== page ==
It’s been a rough few months for tech companies with Facebook going under fire for data transgressions, and Google catching flack for a product demo gone sideways. If there’s a bright side, it’s their resiliency. That, and conversations about ethics have now proliferated in my design and tech communities, with everyone collectively agreeing not screw the user over.
To show the public that they take the user's protection seriously, Google took a big leap forward and created principles to govern the creation of Artificial Intelligence. It’s such a hugely important step for an organization, but I wrestle with why they opted to center their efforts on writing principles rather than outright stating user rights. Often, principles have the company’s best interest in mind, whereas rights are unapologetically focused on humans. You would think that any user-centric company would choose to focus on the latter, but it seems to be missed opportunity.
So, as a human-centered designer, I have decided to take aim and imagine a set of user rights for the digital world. To be fair, I’ve had a head start. In 1948, the United Nations published the Universal Declaration of Human Rights which I have read and adapted here:
Experiential Declaration of Human Rights (v1)
All human beings are equal in dignity and rights in the physical, digital and virtual worlds. They are endowed with reason and conscience.
All persons have the right to liberty, expression, security of person, and protection of their digital persona.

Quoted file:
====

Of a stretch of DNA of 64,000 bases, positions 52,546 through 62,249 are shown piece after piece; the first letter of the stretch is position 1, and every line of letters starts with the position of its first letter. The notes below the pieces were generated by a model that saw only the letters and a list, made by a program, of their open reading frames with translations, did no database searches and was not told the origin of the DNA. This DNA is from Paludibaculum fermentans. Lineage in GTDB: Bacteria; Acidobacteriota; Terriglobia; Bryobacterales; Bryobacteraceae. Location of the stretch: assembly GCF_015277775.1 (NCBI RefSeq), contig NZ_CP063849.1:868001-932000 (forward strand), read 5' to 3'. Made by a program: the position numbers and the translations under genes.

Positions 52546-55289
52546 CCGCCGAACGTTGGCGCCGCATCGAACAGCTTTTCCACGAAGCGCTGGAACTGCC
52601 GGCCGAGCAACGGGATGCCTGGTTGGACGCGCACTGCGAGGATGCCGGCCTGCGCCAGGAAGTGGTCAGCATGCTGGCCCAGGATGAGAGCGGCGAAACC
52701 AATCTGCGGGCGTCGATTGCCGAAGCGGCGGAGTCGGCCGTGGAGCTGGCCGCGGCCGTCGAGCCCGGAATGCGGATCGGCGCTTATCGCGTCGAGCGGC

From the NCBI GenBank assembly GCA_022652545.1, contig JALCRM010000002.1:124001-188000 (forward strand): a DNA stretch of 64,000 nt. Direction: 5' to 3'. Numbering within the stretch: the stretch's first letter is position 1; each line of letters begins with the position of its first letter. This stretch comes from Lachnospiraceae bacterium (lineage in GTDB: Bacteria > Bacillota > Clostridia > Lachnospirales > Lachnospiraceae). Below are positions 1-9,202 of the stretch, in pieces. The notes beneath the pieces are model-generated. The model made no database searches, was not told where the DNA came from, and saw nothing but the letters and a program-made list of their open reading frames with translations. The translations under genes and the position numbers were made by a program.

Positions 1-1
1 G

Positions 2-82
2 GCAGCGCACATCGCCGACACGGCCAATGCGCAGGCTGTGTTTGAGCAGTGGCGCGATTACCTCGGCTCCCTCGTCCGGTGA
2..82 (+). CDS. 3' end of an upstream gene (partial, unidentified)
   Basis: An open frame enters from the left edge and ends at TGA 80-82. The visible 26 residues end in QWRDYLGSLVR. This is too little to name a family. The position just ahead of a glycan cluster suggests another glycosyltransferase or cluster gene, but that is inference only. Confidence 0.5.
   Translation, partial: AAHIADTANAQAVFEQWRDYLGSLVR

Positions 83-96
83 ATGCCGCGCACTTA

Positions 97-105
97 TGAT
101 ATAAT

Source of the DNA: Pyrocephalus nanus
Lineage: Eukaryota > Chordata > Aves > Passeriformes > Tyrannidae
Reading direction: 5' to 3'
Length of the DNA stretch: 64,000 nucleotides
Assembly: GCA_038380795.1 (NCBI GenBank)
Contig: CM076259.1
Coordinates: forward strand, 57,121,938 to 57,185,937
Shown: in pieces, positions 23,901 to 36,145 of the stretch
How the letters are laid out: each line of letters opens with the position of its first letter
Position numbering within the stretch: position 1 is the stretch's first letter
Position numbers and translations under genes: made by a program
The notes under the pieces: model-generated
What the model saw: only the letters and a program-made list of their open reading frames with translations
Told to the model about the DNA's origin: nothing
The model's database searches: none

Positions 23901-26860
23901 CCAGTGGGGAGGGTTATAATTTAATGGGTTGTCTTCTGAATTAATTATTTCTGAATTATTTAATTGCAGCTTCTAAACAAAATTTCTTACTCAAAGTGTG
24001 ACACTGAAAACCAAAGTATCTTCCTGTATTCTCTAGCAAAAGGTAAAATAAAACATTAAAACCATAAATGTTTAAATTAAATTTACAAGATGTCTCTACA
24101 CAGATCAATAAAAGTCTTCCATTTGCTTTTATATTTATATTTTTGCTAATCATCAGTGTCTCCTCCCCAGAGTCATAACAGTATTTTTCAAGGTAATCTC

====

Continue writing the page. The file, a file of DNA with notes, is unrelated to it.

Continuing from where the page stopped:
All human beings are to be respected as individuals and shall not subjected to forcible governance by artificial systems.
Unless consent is explicitly given, no one’s personal information shall be held hostage or in indentured servitude to another person, group, entity, corporation, or technology.
All human beings are entitled to equal protection from all hidden or malevolent artificial intelligence, and other harmful technologies.
No one shall be subjected to the arbitrary removal or quarantine of their digital personas, their digital properties, or their virtual worlds.
No individual shall be subjected to arbitrary interference with their privacy, home, digital properties, virtual property, human connections, or correspondence.
Everyone has the right to freedom of movement within digital properties and virtual worlds. All have the right to leave any digital properties and virtual worlds at any time.
Everyone has the right to create digital persona. No one shall be arbitrarily deprived of their own digital persona, nor denied the right to change it.
Everyone has the right to own digital or virtual property. No one shall be arbitrarily deprived of ownership.
Everyone has the right to freedom of opinion and digital expression.
No one may be compelled to belong to an association, or remain on a platform against their will.
Our digital rights will always be a work in progress – rapid growth, innovation, disruption and even destruction force us to rethink the user's role in the way we design products. Determining these rights should not solely fall on the shoulders of tech companies, government organizations or individuals like myself, but rather on all of us working together to be transparent and relentless when considering the creation and implementation of new technologies.
Note 7/2: Like the title says, this is a work in progress. I will continue to update these as new information comes to light. Check back again soon(ish).